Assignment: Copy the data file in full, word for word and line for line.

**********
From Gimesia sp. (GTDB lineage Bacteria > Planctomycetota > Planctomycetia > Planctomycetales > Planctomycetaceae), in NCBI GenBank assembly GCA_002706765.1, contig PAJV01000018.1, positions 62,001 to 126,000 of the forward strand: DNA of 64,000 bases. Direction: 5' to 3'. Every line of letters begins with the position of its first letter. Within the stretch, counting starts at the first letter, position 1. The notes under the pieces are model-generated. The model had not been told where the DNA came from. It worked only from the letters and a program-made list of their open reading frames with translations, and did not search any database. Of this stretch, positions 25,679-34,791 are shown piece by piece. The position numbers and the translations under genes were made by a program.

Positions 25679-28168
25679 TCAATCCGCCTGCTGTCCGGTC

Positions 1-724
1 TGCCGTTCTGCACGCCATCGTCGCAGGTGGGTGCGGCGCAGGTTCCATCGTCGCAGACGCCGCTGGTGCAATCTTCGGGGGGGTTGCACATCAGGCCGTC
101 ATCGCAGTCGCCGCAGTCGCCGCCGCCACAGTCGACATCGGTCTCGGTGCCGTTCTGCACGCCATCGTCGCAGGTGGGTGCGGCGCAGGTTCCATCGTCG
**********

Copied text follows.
From Gimesia sp. (GTDB lineage Bacteria > Planctomycetota > Planctomycetia > Planctomycetales > Planctomycetaceae), in NCBI GenBank assembly GCA_002706765.1, contig PAJV01000018.1, positions 62,001 to 126,000 of the forward strand: DNA of 64,000 bases. Direction: 5' to 3'. Every line of letters begins with the position of its first letter. Within the stretch, counting starts at the first letter, position 1. The notes under the pieces are model-generated. The model had not been told where the DNA came from. It worked only from the letters and a program-made list of their open reading frames with translations, and did not search any database. Of this stretch, positions 25,679-34,791 are shown piece by piece. The position numbers and the translations under genes were made by a program.

Positions 25679-28168
25679 TCAATCCGCCTGCTGTCCGGTC

Positions 1-724
1 TGCCGTTCTGCACGCCATCGTCGCAGGTGGGTGCGGCGCAGGTTCCATCGTCGCAGACGCCGCTGGTGCAATCTTCGGGGGGGTTGCACATCAGGCCGTC
101 ATCGCAGTCGCCGCAGTCGCCGCCGCCACAGTCGACATCGGTCTCGGTGCCGTTCTGCACGCCATCGTCGCAGGTGGGTGCGGCGCAGGTTCCATCGTCG